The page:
import { Component } from '@angular/core';
import { FormGroup, FormControl, Validators} from '@angular/forms';
@Component({
   selector: 'app-root',
   templateUrl: './app.component.html',
   styleUrls: ['./app.component.css']
})
export class AppComponent {
   title = 'Angular 6 Project!';
   todaydate;
   componentproperty;
   emailid;
   formdata;
   ngOnInit() {
      this.formdata = new FormGroup({
         emailid: new FormControl("", Validators.compose([
            Validators.required,
            Validators.pattern("[^ @]*@[^ @]*")
         ])),
         passwd: new FormControl("")
      });
   }
   onClickSubmit(data) {this.emailid = data.emailid;}
}

In Validators.compose, you should add the list of things in the input field you want to verify. Right now, we've added the required parameters and pattern matching to take only valid email.

The send button is disabled in the app.component.html if all of the inputs to the form are not valid. It functions as follows −


<div>
   <form [formGroup] = "formdata" (ngSubmit) = "onClickSubmit(formdata.value)" >
      <input type = "text" class = "fortextbox" name = "eid" placeholder = "Enter your Email" 
         formControlName = "emailid">
      <br/>
      <input type = "password" class = "fortextbox" name = "pswd" 
         placeholder = "Enter your password" formControlName = "passwd">
      <br/>
      <input type = "submit" [disabled] = "!formdata.valid" class = "forsubmit" 
         value = "Log In">
   </form>
</div>
<p>
   Email: {{emailid}}
</p>

We've added disabled in the square bracket for the submit button, which is given value-! The formdata.valid . Thus, if the formdata.valid is not valid, the button remains disabled and the user can not submit it.

The email Id entered in the above case is invalid and therefore the login button is disabled. Let's try to enter the correct email Id now, and see the difference.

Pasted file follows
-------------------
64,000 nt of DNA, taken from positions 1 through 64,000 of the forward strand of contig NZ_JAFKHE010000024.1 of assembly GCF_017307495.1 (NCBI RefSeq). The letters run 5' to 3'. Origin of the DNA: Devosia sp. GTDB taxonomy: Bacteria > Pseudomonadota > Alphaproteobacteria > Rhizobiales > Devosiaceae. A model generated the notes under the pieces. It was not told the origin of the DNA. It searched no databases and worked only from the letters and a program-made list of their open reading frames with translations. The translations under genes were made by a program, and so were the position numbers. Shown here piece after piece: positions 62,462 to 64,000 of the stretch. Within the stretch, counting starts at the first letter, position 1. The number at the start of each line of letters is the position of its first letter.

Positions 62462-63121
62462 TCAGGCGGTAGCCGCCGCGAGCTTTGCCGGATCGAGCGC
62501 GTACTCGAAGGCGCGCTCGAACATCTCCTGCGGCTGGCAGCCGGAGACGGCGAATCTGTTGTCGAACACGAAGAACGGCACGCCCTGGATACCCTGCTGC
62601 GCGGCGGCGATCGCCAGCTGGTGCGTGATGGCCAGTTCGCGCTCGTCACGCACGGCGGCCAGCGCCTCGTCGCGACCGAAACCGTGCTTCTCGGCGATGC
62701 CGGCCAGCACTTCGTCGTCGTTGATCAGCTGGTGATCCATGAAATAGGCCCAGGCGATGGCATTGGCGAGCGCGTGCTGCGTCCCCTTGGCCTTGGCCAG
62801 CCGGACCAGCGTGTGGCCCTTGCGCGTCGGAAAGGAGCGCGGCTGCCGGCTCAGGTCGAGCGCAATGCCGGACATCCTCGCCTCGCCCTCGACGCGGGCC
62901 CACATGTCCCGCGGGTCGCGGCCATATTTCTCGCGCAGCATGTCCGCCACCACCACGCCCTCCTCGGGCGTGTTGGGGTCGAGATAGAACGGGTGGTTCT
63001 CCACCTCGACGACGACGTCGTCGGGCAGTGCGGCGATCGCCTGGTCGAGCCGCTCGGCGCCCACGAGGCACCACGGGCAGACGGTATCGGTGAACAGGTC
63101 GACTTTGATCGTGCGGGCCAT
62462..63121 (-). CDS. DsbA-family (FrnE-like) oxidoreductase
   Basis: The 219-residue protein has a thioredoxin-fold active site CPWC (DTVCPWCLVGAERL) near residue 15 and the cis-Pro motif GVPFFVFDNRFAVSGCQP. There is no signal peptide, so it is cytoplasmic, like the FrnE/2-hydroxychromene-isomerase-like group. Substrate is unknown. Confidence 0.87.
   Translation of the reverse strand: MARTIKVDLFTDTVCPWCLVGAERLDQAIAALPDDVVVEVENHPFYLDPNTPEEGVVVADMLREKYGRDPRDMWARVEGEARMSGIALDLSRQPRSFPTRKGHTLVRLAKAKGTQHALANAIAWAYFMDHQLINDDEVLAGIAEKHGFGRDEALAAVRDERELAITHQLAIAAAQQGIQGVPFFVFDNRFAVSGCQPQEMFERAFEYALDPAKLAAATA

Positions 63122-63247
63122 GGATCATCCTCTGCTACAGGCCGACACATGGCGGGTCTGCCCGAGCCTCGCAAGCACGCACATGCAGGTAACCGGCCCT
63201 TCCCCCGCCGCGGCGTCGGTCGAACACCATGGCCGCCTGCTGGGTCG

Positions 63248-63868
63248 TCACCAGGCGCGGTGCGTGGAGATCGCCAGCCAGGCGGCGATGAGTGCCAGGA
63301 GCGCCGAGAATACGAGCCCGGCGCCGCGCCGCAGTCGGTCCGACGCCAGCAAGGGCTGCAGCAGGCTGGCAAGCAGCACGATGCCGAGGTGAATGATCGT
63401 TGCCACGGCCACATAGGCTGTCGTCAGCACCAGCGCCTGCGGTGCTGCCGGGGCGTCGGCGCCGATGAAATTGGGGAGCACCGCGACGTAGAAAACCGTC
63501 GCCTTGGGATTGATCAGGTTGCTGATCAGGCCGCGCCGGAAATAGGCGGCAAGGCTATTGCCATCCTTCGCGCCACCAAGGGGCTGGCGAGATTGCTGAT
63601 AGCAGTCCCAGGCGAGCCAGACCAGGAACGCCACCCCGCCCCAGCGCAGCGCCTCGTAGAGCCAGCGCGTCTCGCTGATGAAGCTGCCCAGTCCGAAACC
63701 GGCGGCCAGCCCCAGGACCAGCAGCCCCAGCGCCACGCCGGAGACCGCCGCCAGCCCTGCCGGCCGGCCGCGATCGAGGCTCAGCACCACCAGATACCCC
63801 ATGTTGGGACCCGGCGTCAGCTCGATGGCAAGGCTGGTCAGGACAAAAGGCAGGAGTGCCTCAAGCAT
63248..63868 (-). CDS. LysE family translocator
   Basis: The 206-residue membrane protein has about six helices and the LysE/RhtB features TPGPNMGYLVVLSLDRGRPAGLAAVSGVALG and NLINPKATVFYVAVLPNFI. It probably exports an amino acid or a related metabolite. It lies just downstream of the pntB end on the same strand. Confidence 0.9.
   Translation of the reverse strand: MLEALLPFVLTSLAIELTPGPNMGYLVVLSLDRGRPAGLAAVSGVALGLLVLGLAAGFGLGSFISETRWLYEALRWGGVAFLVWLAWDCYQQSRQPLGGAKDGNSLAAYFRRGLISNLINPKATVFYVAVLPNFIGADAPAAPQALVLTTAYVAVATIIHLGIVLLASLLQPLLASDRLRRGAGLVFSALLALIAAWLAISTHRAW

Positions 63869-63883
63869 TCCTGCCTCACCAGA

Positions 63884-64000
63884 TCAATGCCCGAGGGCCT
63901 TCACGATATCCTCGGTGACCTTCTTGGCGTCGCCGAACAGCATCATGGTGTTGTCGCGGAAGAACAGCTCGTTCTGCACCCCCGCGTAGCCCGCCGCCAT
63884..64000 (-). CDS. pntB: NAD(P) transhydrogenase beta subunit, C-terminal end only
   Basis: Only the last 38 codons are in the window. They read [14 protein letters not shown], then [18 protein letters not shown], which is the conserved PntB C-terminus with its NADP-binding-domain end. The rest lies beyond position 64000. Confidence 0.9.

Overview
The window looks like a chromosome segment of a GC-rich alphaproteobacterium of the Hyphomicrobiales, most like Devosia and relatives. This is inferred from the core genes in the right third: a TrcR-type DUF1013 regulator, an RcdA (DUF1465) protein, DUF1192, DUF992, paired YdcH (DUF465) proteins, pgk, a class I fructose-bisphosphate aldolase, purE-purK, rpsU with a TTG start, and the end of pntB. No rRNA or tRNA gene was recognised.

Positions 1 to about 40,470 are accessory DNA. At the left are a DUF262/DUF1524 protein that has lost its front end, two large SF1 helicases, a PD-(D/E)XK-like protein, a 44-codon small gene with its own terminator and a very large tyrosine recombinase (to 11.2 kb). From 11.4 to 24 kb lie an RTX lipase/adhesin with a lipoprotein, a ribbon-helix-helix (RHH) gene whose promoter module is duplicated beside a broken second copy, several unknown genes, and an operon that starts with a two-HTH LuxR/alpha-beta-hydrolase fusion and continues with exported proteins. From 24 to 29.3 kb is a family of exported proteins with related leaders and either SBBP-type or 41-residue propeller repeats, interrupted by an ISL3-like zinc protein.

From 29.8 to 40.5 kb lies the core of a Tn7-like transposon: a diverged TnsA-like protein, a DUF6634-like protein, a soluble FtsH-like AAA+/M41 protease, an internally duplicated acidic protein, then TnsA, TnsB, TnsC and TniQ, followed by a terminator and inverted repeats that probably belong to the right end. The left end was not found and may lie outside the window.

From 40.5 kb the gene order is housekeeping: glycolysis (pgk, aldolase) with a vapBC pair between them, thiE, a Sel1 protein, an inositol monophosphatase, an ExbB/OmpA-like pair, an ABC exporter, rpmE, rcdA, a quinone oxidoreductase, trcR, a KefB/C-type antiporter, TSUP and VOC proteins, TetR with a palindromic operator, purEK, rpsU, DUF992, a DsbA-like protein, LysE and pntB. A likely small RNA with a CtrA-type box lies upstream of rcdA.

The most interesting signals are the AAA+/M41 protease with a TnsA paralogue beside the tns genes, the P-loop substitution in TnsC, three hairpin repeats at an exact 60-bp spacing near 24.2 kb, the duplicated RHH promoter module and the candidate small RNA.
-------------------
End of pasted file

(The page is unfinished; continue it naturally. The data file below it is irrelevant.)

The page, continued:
Now, the inserted email Id is valid. So we can see that the login button is enabled, and the user can submit it. The email Id entered with this is seen at the bottom.

Let's now seek the same method on custom validation. We may describe our own custom feature for custom validation, and attach the necessary information to it. We are going to see an explanation for the same now.


import { Component } from '@angular/core';
import { FormGroup, FormControl, Validators} from '@angular/forms';
@Component({
   selector: 'app-root',
   templateUrl: './app.component.html',
   styleUrls: ['./app.component.css']
})
export class AppComponent {
   title = 'Angular 6 Project!';
   todaydate;
   componentproperty;
   emailid;
   formdata;
   ngOnInit() {
      this.formdata = new FormGroup({
         emailid: new FormControl("", Validators.compose([
            Validators.required,
            Validators.pattern("[^ @]*@[^ @]*")
         ])),
         passwd: new FormControl("", this.passwordvalidation)
      });
   }
   passwordvalidation(formcontrol) {
      if (formcontrol.value.length < 5) {
         return {"passwd" : true};
      }
   }
   onClickSubmit(data) {this.emailid = data.emailid;}
}


Throughout the illustration above, we built a password validation feature and the same is used throughout the formcontrol − passwd: new FormControl(‘', this.passwordvalidation) in a previous segment.

We'll check in the feature we've created if the length of the characters entered is sufficient. If the characters are less than five, then the password correct must return as seen above-return {"passwd": true}; If there are more than five characters, it will be considered valid, and the login will be enabled.

Just three characters are decided to enter in the login, and the authentication is disabled. We need more than five characters to allow login. Let's insert and check a correct character length now.

The login is allowed if both the password and the email Id are valid. The email will display up at the bottom when we sign in.